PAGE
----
Choko

Choko

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From
Encyclopedia of Food and Cookery

This pale green, pear-shaped vegetable is related to the gourd family and originally came from Mexico, where it is still considered a great delicacy. In Mexico it is known as chayote.

When you buy chokos, look for young, tender ones, with a pale green, almost translucent, skin. The spikes on the skin should be short and soft. Older chokos have a lighter coloured, opaque skin, and the spikes are quite brittle. Often, towards the end of the season, you may notice the seed protruding from the bottom of the choko, another indication that the choko is likely to be old and possibly tough.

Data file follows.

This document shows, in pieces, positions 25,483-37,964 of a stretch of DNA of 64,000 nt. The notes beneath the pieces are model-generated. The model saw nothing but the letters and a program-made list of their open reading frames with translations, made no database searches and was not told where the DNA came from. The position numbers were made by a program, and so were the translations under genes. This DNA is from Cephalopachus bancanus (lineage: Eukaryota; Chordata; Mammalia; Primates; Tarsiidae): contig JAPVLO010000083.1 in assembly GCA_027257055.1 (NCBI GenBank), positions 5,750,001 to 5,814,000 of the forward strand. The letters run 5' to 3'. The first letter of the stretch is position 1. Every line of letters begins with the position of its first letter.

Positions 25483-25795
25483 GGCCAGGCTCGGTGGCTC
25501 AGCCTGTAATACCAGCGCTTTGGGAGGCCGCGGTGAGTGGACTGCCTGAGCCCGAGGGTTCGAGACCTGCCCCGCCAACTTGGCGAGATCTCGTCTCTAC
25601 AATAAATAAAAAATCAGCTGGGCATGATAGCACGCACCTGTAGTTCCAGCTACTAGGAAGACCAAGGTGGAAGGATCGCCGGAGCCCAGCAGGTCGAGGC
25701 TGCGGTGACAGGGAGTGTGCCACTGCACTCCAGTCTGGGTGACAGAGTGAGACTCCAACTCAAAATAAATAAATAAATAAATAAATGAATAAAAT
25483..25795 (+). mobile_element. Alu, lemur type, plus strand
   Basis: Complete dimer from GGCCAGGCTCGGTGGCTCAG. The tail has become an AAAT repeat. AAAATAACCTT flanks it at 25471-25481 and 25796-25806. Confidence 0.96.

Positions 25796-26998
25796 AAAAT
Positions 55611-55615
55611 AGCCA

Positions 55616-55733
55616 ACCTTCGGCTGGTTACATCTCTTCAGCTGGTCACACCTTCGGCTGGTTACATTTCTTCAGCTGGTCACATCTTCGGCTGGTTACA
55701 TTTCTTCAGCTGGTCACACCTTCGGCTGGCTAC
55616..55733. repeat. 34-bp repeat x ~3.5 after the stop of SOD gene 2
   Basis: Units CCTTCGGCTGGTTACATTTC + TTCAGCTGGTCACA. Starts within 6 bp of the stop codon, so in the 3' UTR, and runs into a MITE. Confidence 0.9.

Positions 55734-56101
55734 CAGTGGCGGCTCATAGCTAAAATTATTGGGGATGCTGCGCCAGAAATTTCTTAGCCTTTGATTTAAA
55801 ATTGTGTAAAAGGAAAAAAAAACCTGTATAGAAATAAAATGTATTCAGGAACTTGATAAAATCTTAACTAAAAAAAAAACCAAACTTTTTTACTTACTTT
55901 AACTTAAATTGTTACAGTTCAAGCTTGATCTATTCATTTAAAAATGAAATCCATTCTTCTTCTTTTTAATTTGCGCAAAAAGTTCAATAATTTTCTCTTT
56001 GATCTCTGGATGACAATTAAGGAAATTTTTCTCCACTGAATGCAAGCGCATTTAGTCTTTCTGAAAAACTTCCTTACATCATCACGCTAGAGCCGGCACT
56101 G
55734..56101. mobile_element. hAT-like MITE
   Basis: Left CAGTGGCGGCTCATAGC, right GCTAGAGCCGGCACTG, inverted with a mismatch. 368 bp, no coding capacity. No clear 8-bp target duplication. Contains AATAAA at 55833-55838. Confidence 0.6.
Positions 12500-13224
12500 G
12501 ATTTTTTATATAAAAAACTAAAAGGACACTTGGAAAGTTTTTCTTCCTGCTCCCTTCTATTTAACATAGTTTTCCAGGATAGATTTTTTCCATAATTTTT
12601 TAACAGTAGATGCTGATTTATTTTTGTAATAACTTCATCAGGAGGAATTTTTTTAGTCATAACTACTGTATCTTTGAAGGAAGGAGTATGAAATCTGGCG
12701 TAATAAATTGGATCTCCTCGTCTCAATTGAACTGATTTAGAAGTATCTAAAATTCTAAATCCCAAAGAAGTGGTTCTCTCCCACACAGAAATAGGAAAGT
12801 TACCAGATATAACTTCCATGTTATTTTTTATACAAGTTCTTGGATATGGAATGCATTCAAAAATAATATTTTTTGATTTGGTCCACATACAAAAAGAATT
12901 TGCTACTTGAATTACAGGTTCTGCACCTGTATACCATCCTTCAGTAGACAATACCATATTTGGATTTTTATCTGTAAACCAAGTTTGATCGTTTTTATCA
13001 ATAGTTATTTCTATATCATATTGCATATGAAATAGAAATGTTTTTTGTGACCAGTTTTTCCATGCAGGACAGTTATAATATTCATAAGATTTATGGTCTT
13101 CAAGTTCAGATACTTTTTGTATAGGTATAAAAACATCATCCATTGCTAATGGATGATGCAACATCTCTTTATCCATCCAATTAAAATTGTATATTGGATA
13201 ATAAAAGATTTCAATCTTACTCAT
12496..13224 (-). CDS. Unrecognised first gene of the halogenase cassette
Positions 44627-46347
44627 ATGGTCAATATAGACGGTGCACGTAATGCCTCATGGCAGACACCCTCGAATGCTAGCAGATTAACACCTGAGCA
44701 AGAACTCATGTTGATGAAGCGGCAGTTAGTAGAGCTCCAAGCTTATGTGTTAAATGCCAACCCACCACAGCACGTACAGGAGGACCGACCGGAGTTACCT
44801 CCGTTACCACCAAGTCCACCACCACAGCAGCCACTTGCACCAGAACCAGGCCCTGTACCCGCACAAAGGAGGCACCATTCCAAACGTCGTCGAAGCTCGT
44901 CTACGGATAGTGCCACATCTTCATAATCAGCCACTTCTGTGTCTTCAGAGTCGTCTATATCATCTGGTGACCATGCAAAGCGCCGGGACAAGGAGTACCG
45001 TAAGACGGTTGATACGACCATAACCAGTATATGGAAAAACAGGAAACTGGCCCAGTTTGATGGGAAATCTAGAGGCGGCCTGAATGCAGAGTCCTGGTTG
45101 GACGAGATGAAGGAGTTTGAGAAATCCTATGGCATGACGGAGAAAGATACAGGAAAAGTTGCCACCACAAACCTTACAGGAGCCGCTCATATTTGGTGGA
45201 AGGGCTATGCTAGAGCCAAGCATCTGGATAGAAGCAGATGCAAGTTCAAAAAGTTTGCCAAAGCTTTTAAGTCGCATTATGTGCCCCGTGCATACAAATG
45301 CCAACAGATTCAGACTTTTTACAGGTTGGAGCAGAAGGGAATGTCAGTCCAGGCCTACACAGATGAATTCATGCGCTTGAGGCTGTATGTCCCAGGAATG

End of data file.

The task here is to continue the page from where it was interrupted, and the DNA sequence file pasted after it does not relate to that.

Basic preparation: Cut choko into quarters along the natural grooves, peel and remove the centre core. It is best to do this under cold running water, as the choko exudes a sticky liquid which stains the hands. Very young chokos need not be peeled, just halved – the skin is quite tender.

To cook: Drop choko quarters into boiling salted water and simmer for 5–8 minutes until just tender. Drain them, toss in butter and chopped fresh herbs. Chokos with Ham: Drain cooked chokos, cut in dice or in wedge shapes. Return to heat. Season with salt and pepper, stir in 60 ml cream, 80 g diced ham and 1–2 tablespoons chopped parsley. Heat through over gentle heat.

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